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The Zoological Paradox

By Thorfun Chutchawanjumrut

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Through on-site field investigation, studies of animal behaviors, and Jon Coe’s zoo enrichment principles, this thesis proposes that zoo architec-ture should prioritize the needs of the animals by incorporating behavioral and environmental enrichments into its design. Enrichments refer to the pro- cess of providing the appropriate behav-ioral and environmental stimuli that foster the animals to exhibit their own natural behaviors. Adapting Jon Coe’s strategies and Heini Hediger’s concept of territory as precedents, “A Zoological Paradox” proposes the reimagining of the zoo typology by integrating existing enrich-ment methodologies, as well as allowing human visitors to interact and engage in the process of enriching the animals’ well-being. Through strategies of introducing choices and novelty to the “Animal Folly” enclosure, and allowing a visitor’s participation, the reimagined zoo offers the animals a sense of freedom within captivity; a temporary relief from stress within their confines. A continuous network of “corridors” replaces conventional enclosures; reflecting each animal’s territorial path-ways and further providing a sense of choice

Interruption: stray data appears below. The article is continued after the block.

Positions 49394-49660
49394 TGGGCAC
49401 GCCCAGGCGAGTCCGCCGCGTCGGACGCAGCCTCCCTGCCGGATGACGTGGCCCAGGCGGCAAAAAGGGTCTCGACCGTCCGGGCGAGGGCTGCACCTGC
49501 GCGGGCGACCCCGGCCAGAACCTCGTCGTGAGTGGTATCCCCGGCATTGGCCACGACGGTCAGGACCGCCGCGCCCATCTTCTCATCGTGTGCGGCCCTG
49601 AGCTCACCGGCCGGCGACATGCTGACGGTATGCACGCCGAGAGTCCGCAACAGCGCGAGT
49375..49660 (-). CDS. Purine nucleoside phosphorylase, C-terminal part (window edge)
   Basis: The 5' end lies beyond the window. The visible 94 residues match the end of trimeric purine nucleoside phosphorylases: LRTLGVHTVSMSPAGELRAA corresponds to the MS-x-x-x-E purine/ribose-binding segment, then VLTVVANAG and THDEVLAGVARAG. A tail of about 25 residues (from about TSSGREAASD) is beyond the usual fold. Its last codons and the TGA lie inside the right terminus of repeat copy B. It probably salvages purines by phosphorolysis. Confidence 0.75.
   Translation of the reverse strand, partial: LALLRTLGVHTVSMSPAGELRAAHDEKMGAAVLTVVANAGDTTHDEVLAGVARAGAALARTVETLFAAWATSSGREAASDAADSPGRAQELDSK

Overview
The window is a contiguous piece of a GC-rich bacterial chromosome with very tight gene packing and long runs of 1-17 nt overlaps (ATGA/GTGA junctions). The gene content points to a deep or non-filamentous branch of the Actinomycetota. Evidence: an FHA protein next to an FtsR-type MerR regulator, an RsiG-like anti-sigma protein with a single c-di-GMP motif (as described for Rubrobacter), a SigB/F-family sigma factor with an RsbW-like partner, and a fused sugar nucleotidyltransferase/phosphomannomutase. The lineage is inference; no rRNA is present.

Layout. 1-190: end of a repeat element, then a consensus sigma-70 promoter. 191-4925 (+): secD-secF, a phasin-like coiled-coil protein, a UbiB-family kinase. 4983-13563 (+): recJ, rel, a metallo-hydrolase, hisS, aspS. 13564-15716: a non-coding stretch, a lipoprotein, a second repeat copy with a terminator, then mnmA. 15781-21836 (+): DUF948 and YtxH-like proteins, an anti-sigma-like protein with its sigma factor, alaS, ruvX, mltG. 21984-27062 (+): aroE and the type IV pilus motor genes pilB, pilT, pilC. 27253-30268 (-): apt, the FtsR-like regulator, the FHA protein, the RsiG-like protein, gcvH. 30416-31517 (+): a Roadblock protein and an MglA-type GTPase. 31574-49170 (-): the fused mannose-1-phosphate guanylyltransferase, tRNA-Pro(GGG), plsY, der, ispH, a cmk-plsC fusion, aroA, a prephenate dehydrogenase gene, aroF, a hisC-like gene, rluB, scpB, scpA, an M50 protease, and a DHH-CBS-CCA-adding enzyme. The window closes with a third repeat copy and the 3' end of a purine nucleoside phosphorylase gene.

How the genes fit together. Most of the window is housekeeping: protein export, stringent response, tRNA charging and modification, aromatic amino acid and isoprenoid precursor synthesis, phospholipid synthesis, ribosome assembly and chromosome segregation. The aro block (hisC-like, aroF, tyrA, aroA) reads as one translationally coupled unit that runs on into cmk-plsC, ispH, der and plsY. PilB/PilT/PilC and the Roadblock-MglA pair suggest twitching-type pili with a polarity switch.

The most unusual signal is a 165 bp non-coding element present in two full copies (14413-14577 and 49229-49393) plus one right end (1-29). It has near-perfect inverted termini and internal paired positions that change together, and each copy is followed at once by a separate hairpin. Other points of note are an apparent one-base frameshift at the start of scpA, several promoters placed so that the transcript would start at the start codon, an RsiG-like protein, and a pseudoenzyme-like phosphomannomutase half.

and freedom.
Shifting the visitor’s role from a mere spectator to an active participant not only enhances his or her experience at the zoo, but also reshapes the percep-tion that these enrichments are what really matter. Rather than a “naturalistic facade,” enrichments become the most crucial component for animals born and raised in captivity.


Katie Carroll

Date 2015
Pages 1-93
Publisher Syracuse University Libraries
Department School of Architecture
Degree Bachelor of Architecture
URL http://surface.syr.edu/architecture_theses/242/
Language English
University Syracuse University
Cite this work

Researchers should cite this work as follows:

  1. Animal behavior
  2. Animal housing
  3. Animal roles
  4. Animal welfare
  5. Architecture
  6. Enrichment
  7. Physical environment
  8. stimulation
  9. wildlife
  10. Zoo and captive wild animals
  11. Zoos